Pre-Implantation Genetic Diagnosis (PGD) as Both a Diagnostic

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					Pre-Implantation Genetic Diagnosis (PGD) as Both a Diagnostic
and Therapeutic Tool in Assisted Reproductive Technology (ART)
Lawrence Werlin, M.D.

IVF success rates are dependent on a variety of factors, including
the age of the oocyte, embryo quality, and endometrial lining
receptivity. Recently, we have begun to look directly at the
embryo from a genetic standpoint evaluating its chromosomal
make-up in an effort to improve IVF success.

PGD allows us to evaluate the chromosomal make-up of an
embryo, or to screen for a specific single gene defect, such as
cystic fibrosis, before placing the embryo into the uterine cavity.
Previously, chorionic villa sampling, or amniocentesis were the
established methods used to evaluate the abnormalities.
Unfortunately, these tests are only performed after pregnancy
has been achieved.

The Genesis Network for Reproductive Health, funded by an
ongoing educational grant from Organon Inc., has conducted
the first IRB approved, randomized, prospective study evaluating
the effectiveness of PGD in three high-risk groups of patients at
greater risk for genetically abnormal (aneuploidy) embryos. The
three high-risk groups include:

          1.        Recurrent Pregnancy Loss (RPL)
          2.        Advanced Maternal Age (AMA)
          3.        Repeated Failed Cycles (FC)

The data was published in Fertility and Sterility in August of
2003. Initially, it was clear that PGD offered no benefit in the FC
group. It appeared that the trend may be beneficial in the RPL
and AMA groups, however the numbers were small.

Subsequently, the study has been expanded and continued in
an effort to better evaluate the RPL and AMA groups to reach
statistical significance.

A total of 76 patients were enrolled from August 1, 2001 through
April 1, 2004. All patients were randomized into either controls
or PGD. All underwent stimulation protocols using Follistim and
Antagon (Organon, West Orange, NJ). At the appropriate time,
Pregnyl (hCG) 10,000 IU (Organon) was administered.
Approximately 34-36 hours after hCG administration, ultrasound
guided oocyte retrieval was performed. Intracytoplasmic sperm
injection was performed on all mature oocytes.

In the PGD group, embryo biopsy and blastomere fixation were
done on day 3 post retrieval on all 6-8 cell embryos, with only
one cell biopsied per embryo in most cases. Slides were sent to
Reprogenetics for fluorescence in situ hybridization analysis for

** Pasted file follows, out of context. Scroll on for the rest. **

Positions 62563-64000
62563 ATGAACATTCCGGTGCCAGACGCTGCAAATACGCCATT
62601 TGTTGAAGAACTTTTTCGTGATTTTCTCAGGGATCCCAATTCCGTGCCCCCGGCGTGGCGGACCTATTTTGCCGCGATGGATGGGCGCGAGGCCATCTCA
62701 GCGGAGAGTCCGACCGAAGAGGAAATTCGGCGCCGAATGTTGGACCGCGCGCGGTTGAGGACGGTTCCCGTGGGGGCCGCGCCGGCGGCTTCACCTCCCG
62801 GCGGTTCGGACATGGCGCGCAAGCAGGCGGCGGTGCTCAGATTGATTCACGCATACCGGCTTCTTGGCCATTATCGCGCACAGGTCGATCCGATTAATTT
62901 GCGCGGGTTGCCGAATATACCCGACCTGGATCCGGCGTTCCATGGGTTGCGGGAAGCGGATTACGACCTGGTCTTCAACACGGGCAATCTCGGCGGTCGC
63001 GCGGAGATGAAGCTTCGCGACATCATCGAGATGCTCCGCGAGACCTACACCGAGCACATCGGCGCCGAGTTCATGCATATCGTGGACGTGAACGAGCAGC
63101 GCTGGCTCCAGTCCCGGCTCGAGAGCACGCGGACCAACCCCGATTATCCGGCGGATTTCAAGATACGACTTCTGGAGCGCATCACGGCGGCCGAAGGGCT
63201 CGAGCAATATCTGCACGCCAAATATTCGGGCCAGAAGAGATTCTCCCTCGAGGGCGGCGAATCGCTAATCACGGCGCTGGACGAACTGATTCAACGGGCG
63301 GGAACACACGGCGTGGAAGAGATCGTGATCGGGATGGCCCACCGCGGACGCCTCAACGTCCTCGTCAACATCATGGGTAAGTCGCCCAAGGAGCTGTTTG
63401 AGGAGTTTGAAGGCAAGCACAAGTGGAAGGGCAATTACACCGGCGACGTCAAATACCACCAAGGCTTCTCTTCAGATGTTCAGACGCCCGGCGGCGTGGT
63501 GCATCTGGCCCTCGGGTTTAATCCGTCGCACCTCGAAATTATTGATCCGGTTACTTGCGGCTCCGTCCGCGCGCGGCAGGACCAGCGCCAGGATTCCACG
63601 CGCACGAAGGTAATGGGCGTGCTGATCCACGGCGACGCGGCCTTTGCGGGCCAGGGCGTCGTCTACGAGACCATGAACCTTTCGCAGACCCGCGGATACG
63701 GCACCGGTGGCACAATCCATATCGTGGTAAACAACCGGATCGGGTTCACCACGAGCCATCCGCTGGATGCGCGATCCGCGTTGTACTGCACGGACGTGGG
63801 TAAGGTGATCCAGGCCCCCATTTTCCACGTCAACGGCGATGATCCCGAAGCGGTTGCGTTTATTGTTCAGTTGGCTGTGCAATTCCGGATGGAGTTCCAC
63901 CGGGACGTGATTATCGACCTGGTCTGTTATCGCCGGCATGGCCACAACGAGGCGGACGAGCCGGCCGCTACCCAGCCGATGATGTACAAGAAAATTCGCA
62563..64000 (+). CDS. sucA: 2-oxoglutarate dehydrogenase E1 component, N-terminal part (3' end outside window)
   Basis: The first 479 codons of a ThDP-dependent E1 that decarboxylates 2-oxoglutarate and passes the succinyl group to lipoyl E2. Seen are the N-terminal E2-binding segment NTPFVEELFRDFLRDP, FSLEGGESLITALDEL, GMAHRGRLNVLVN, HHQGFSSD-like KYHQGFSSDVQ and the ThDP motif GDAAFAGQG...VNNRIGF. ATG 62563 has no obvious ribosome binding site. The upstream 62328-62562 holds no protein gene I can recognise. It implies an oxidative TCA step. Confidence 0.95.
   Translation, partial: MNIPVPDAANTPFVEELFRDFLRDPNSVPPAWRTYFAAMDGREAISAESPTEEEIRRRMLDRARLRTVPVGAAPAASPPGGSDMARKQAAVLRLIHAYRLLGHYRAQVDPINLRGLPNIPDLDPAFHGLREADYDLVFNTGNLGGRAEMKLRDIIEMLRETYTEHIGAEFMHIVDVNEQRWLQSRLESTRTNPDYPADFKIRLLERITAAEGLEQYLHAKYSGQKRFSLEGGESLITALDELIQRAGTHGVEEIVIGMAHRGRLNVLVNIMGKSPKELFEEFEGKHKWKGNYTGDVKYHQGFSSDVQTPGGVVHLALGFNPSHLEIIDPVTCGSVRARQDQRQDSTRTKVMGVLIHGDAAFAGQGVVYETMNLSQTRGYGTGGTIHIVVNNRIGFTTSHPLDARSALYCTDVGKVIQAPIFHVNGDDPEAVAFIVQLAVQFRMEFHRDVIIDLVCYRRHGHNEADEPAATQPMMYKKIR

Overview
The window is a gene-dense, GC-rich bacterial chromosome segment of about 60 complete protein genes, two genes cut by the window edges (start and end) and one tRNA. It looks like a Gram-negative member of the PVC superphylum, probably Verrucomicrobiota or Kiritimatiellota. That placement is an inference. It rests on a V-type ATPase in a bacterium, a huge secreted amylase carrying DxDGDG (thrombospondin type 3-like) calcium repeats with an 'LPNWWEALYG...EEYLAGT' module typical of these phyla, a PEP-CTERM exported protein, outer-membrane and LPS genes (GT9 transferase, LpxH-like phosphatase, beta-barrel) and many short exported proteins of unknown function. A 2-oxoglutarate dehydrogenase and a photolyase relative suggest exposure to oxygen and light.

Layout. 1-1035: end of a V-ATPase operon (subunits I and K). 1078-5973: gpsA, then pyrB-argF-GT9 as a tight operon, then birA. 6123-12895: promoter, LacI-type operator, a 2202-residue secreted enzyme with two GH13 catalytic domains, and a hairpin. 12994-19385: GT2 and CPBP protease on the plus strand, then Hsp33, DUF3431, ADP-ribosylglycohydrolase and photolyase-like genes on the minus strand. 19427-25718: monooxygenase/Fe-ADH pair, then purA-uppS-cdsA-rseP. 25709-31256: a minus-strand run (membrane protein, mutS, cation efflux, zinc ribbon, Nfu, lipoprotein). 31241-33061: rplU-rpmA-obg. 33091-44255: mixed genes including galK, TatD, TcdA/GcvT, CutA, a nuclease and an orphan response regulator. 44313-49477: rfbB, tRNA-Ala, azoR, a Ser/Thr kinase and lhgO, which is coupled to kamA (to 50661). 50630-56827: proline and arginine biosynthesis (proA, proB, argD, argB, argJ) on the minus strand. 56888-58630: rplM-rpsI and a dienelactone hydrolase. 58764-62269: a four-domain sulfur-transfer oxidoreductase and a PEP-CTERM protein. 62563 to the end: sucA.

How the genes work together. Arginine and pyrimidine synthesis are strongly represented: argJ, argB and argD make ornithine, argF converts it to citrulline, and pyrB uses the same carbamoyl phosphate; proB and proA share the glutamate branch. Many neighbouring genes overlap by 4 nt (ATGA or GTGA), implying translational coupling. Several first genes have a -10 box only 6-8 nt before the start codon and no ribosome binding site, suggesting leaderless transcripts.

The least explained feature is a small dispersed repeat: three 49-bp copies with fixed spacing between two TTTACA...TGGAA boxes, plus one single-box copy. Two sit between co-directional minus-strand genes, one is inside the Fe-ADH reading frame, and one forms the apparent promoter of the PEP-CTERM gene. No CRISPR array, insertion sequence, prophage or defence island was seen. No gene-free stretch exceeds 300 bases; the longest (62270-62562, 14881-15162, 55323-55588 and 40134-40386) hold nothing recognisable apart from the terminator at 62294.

chromosomes 13, 15, 16, 17, 18, 21, 22, X and Y. Results were
received on day 4 post retrieval. Embryo transfer (ET) of only the
chromosomally normal embryos was done on day 5 post
retrieval. In the control group, ET was performed on day 3 or 5
post retrieval based on physician preference. In both the PGD
and control groups, corticosteroids, low-dose aspirin (80-81 mg),
and progestational supplementation were used. Serum B-hCG
levels were obtained 12 days after ET. Pregnancy was confirmed
by demonstrating at least two appropriate consecutively rising
B-hCG levels.

 65     ART RESOURCE DIRECTORY            2006
Pre-Implantation Genetic Diagnosis (PGD) as Both a Diagnostic
and Therapeutic Tool in Assisted Reproductive Technology (ART)
Lawrence Werlin, M.D.

Overall, in both groups, 68% of embryos biopsied were          Dr. Lawrence Werlin, a nationally noted specialist in reproductive
abnormal. Approximately 23% of the women had no                endocrinology and infertility, is the founder and Medical
embryo transfer due to all embryos being abnormal.             Director of Coastal Fertility Medical Center, and co-founder of
                                                               GENESIS Network for Reproductive Health
In the RPL/PGD group, 45.5% achieved pregnancy with            Contact information:
an implantation rate of 21%, as compared to 41.2%              Coastal Fertility Medical Center
pregnancy rate with an implantation rate of 14% in             4900 Barranca Parkway, Suite 103
controls. In the AMA/PGD group, 30% achieved                   Irvine, CA 92604
pregnancy with an implantation rate of 10%, as                 Phone: 949-726-0600
compared to 17.6% pregnancy rate with an implantation          Fax: 949-726-0601
rate of 11% in controls. In conclusion, a number of findings   Email:
were evident:
           1. It was re-confirmed that in both groups of       INCIID member profile:
           patients, PGD may be beneficial, since there is     member.php?cust_id=10278
           a tendency toward higher pregnancy and
           implantation rates.
           2. PGD confirms that aneuploidy is a common
           cause of RPL.
           3. In view of the large numbers of abnormal
           embryos in each group, couples may consider
           alternative options earlier, such as donor
           oocytes, donor embryos, and/or adoption.

Though PGD appears to be a beneficial tool, there are
various caveats to be considered. Although relatively
small, the risks include:
           1. False-positive results
           2. False-negative results
           3. Arrested development of the embryo

Also, at the present time, the greatest limitation of PGD is
that we can only safely look at 9 to 10 specific
chromosomes, previously mentioned above, for
aneuploidy. These chromosomes make up approximately
85% of all aneuploidies that occur. The remaining 14
chromosomes are not screened. Newer technologies such
as Comparative Genomic Hybridization (CGH), will allow
us to screen all 23 chromosomes.

Finally, there is obvious concern that ethical standards
must be applied to the use of PGD. Strict guidelines for
its uses must be established. Further discussion will
ensue to address these important issues.

                                                                          ART RESOURCE DIRECTORY               2006       66